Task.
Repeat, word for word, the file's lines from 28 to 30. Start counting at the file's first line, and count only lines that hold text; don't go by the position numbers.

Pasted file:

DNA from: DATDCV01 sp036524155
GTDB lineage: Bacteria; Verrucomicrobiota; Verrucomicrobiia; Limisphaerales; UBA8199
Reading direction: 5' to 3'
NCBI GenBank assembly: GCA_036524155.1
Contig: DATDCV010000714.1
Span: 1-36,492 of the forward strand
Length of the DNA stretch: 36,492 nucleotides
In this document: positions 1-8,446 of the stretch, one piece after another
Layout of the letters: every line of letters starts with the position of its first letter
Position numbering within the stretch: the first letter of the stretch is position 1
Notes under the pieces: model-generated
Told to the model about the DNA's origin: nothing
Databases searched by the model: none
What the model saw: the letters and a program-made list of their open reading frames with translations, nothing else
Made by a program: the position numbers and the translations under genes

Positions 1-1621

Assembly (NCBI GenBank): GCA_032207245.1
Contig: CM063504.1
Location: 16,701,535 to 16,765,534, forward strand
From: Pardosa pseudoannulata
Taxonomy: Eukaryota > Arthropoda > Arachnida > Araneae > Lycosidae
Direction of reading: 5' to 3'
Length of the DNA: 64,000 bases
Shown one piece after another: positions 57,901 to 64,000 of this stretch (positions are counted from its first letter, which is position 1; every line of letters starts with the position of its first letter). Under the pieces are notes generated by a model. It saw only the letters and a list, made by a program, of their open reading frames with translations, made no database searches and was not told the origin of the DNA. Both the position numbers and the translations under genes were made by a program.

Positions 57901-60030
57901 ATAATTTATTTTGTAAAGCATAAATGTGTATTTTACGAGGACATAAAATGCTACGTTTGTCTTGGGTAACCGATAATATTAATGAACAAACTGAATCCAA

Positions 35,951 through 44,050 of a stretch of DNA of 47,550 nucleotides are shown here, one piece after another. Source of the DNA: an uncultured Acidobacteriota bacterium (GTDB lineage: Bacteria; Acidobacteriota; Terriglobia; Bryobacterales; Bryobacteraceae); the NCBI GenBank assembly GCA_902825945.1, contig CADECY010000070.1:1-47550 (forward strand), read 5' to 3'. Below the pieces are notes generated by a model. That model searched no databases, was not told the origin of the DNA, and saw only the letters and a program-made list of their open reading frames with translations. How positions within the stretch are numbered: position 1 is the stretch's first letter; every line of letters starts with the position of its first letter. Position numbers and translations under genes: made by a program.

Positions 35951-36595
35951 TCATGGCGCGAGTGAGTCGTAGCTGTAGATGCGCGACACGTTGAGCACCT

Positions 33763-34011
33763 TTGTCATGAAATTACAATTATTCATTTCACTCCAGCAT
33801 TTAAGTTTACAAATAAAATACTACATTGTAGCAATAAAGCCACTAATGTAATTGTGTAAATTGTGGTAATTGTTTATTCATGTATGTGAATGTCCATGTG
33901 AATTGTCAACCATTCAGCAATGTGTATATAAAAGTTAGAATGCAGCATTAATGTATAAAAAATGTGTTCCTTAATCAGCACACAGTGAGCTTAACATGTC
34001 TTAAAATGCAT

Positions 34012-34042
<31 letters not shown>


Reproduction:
Positions 35951-36595
35951 TCATGGCGCGAGTGAGTCGTAGCTGTAGATGCGCGACACGTTGAGCACCT

Positions 33763-34011